“F-35 fighter pilots will wear a helmet that allows them to peer into the darkness with ease — but only if a new digital sensor proves itself as capable as or better than existing night vision technology....

...“It really is a window into the night,”...

...The helmet-mounted display also incorporates night vision. But that part of the system is falling short of the program’s 20/20 resolution expectations, officials said.

When an F-35 pilot needs to land on the deck of an aircraft carrier or an amphibious ship at night, for example, there are certain functions he has to be able to perform in order to accomplish the lights-out touchdown safely.

“The challenge is making sure we provide that acuity, that sensitivity for him to be able to see in the dark,”
said Casey Contini, director of F-35 electro-optics and helmet systems at Lockheed Martin Corp., the prime contractor for the program.

The fighter’s main night vision capability originally was to be derived from the network of aircraft-mounted sensors called the distributed aperture system, or DAS. The six mid-wave infrared sensors would capture the exterior world in a 360-degree video that would be processed then piped into the helmet. But recent analysis has determined that the clarity of the resulting footage is less than what fighter pilots are accustomed to seeing with their current night vision goggles, said Brugal.

Experts attribute the degraded quality to the limited number of DAS sensors employed to cover the large fields of view necessary for a spherical representation of the airspace.

“If you take a sensor with a fixed number of pixels and you make the field of view too big, then that’s the same effect as having poor eyesight,” explained Bill Maffucci, managing director of Intevac Inc., which manufactures the night imaging sensor that has been embedded in the F-35 helmet. The camera’s primary function is to record missions for evaluation and to augment the head tracker. But it also serves as the F-35’s back-up night vision sensor. Officials have turned to it as a solution for the night acuity problem....”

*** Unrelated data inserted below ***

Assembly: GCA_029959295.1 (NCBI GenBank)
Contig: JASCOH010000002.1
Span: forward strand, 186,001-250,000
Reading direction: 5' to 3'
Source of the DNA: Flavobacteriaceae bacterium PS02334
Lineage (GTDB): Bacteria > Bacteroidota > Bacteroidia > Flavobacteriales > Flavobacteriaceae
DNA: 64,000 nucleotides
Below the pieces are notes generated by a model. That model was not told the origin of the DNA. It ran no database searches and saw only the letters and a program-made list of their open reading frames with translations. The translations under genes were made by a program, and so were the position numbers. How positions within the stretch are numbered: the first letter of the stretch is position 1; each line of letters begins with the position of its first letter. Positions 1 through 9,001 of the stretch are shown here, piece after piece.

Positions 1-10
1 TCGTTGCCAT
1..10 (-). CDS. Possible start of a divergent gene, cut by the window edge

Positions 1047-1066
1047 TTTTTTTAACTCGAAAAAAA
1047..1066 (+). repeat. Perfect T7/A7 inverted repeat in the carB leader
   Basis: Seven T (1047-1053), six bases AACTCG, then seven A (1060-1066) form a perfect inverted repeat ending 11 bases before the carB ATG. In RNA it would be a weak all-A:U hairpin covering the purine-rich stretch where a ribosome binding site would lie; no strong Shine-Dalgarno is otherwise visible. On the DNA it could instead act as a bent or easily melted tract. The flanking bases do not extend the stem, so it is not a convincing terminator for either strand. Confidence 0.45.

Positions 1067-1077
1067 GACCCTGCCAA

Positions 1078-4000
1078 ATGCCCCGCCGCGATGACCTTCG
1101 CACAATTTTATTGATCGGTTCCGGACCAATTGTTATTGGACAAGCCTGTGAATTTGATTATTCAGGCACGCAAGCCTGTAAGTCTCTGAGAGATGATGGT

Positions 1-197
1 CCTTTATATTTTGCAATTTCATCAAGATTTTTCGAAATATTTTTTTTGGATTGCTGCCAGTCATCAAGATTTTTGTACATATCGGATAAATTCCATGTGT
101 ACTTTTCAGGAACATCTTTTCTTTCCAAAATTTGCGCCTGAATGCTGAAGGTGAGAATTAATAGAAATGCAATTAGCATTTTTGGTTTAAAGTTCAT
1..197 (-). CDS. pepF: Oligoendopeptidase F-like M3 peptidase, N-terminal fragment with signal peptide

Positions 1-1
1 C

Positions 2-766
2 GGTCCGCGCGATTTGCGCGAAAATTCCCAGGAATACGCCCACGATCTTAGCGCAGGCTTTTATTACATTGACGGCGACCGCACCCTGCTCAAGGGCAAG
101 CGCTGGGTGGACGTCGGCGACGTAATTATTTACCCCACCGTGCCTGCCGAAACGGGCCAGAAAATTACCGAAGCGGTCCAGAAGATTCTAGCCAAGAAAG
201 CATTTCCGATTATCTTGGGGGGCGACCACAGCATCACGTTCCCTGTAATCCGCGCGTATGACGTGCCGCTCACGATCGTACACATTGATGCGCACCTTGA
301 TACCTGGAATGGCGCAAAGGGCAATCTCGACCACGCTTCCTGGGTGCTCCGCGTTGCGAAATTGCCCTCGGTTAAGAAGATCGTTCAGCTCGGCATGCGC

Earlier PDF outlining night vision problems.

Helmet Display Issues Challenge F-35 Night Vision Feb 17 , 2011 p. 07 Graham Warwick ... eb2011.pdf

As a matter of convenience - go here for more info PDF/articles re this issue:

Unread postPosted: 11 Sep 2011, 12:45
by spazsinbad
Some old HMDS info relevant to night vision & night carrier landings (if all goes well in development of same)


"...The F-35 helmet provides pilots a unique ability to see through their aircraft. Even though the helmet doesn’t come equipped with x-ray vision, the HMD correlates images from a set of cameras, called the distributed aperture system, mounted on the outer surfaces of the jet. These cameras provide a constant 360-degree view of the aircraft’s surroundings. When a pilot looks down, the image of what is below the aircraft shows up on the HMD. This feature is helpful not only in combat, but also during carrier and vertical night landings with the Navy and Marine variants, respectively.

Through a night vision camera built into the front of the helmet, the F-35 HMD visor can also display flight and targeting information on top of night vision images. “No helmet provided the combination of night vision and symbology at the same time until now,” explains Beesley. “With legacy systems, pilots have to choose between the two capabilities.” This combination is a huge advantage for F-35 pilots because all night vision devices limit peripheral vision. The symbols help pilots interpret more of their environment than night vision capability alone.